Three Grammy nominations, third studio album, the symbolic third time may well be charming for Vanessa Carlton, whose forthcoming Heroes and Thieves (The Inc. Records) showcases the maturing talents of the 26-year-old singer/songwriter/pianist. Calling it “the best batch of songs I’ve ever written”, she brings them brilliantly to life with a star team of co-producers – Irv Gotti, Stephan Jenkins and Linda Perry. The result is a standout collection for an artist who first exploded onto the scene in 2002 with her stunning debut Be Not Nobody and its hit singles “A Thousand Miles” and “Ordinary Day”.
“It might be my first thematic record”, Carlton says, adding that the songs reveal themselves like chapters in a book, one that fans can crack open with its release on October 9. Paying homage to the area of Manhattan where most of its songs were written, the first single is appropriately dubbed “Nolita Fairytale”, a syncopated, upbeat piece that paints a dramatic musical landscape. “That song is really about finding joy in unexpected environments. How sometimes losing things makes you realize what you have, which is like a quasi fairytale,” says Carlton.
Heroes and Thieves, reflects Vanessa Carlton’s renewed confidence as well as a continuation of her uncompromising approach to recording. There are soaring songs like “More Than This,” the pensive “Hands On Me,” the aching break-up song “My Best” and the alluring ballad “Home”, whose stripped-down sound places her sultry voice front and center.
Heroes and Thieves was recorded in the San Francisco studio of Third Eye Blind founder Stephan Jenkins and the Los Angeles studio of producer/songwriter Linda Perry. Carlton also put together an A-list of players including Matt Chamberlain, Louis Conti, Sebastian Steinberg and Abe Laboriel. Most of the songs were written on Carlton’s piano in her apartment in New York, which may account for the album’s discernible sense of territory. A sense of immersion also guides this creative effort. “I was surrounded by a beautiful team of musicians that allowed these songs to breathe and grow organically” she says. “All of my favorite albums had a way of bringing you into the music, where you’re listening in on a performance that is genuine. I think we achieved that because we were all loving the music and not just going through the motions”.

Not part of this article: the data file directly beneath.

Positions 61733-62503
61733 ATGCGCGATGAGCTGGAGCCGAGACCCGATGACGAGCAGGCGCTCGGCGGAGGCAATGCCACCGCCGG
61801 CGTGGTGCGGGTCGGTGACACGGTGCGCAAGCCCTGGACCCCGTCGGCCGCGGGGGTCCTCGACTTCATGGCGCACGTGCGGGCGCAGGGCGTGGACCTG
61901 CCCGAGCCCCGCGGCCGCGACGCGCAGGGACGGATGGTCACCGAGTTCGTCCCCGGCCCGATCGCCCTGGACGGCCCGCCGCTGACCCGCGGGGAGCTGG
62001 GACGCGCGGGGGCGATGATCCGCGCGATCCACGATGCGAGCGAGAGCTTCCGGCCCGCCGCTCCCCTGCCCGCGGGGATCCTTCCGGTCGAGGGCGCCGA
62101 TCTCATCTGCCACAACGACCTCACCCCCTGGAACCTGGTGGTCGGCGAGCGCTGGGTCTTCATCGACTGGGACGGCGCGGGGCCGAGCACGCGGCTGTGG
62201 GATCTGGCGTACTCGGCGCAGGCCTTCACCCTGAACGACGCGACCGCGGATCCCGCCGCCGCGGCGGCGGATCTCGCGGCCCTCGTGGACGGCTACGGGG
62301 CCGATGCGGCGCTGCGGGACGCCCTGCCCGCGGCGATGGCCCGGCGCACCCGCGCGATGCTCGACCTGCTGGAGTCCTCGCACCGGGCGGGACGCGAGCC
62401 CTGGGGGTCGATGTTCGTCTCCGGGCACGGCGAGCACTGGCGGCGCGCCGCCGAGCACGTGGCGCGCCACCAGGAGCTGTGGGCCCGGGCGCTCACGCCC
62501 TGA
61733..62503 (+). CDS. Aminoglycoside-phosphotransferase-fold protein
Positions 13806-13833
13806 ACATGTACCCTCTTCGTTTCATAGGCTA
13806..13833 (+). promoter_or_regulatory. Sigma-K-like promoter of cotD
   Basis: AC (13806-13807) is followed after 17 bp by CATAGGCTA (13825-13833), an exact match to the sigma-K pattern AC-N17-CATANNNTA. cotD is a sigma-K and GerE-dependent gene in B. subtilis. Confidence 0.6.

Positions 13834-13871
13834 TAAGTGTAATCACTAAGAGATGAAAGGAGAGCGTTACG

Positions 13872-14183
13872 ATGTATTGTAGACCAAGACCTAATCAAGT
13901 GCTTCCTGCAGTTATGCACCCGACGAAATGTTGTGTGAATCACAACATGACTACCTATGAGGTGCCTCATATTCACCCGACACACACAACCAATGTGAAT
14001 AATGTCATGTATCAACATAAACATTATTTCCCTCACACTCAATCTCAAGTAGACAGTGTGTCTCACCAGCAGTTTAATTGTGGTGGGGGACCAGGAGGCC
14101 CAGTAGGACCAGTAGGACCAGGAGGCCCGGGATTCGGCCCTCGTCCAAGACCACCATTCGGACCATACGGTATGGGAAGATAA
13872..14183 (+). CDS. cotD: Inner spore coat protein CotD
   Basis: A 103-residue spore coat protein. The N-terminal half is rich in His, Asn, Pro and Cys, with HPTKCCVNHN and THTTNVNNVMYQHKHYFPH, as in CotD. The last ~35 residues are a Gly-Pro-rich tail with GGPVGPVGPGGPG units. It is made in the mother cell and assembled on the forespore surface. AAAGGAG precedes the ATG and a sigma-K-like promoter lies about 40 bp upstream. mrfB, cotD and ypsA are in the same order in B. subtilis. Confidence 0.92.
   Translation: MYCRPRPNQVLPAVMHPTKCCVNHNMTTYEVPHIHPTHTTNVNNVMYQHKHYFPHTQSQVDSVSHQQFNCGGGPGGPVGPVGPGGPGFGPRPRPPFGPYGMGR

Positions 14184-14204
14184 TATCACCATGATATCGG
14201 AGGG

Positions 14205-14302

While she did not contribute her writing chops to Heroes and Thieves, the album felt an impact in more ways than one from legendary singer/songwriter Stevie Nicks, with whom Vanessa Carlton toured in 2005, 2006 and 2007. On the road, the friendship and support of Nicks came at a crucial time for Carlton, when she had nearly lost her faith in music. “She really did change my life,” says Carlton. “I found my mentor” Nicks also contributes magical background vocals on “The One”. Hip-hop producer/entrepreneur Irv Gotti played an equally strong role in Carlton’s unlikely leap to The Inc. Records, becoming his first new signing since inking a deal with Universal Motown Records. Although he and Carlton seemed cut from vastly different cloth – in light of his legendary string of urban successes for Ashanti, Ja Rule, DMX, Jay Z and others – the union proved solid. “He was so positive and spontaneous”, says Carlton. “I began to realize we were alike in a lot of ways. Along with his rare passion and vision, he has a finely tuned ear which made me believe he could guide any type of musical project”.
Vanessa Carlton first began playing the piano as a toddler, continuing on an artistic road with her attendance at the School of American Ballet in New York, a path she would eventually abandon in favor of songwriting. She re-embraced the piano and began performing in bars and clubs across Manhattan. While studying at Columbia University, Carlton was signed to Interscope Records, but made her formal debut on A&M under veteran producer Ron Fair.
Her debut album in April 2002, Be Not Nobody, resonated with audiences of all ages, especially the hit piano single “A Thousand Miles”, which reached the Top 5 on Billboard’s Hot 100 Singles chart. Carlton went on to earn 2003 Grammy nominations for Record of the Year, Song of the Year and Best Instrumental Arrangement Accompanying Vocalist (“A Thousand Miles”). Her second album Harmonium, which yielded the single “White Houses”, continued to inspire an increasingly loyal fan base and garnered some the best reviews of her career.
What Vanessa Carlton has learned during the past five years is clearly the fodder that makes up the most compelling components of Heroes and Thieves, a thematic album best listened to in its entirety, despite the cafeteria habits of the iTunes generation. “People tell me my songs are a little weird or unconventional, but in a good way and I like that”, says Vanessa Carlton. “I really wanted this album to be the one you want to wake up to on a Sunday morning and listen to over and over”.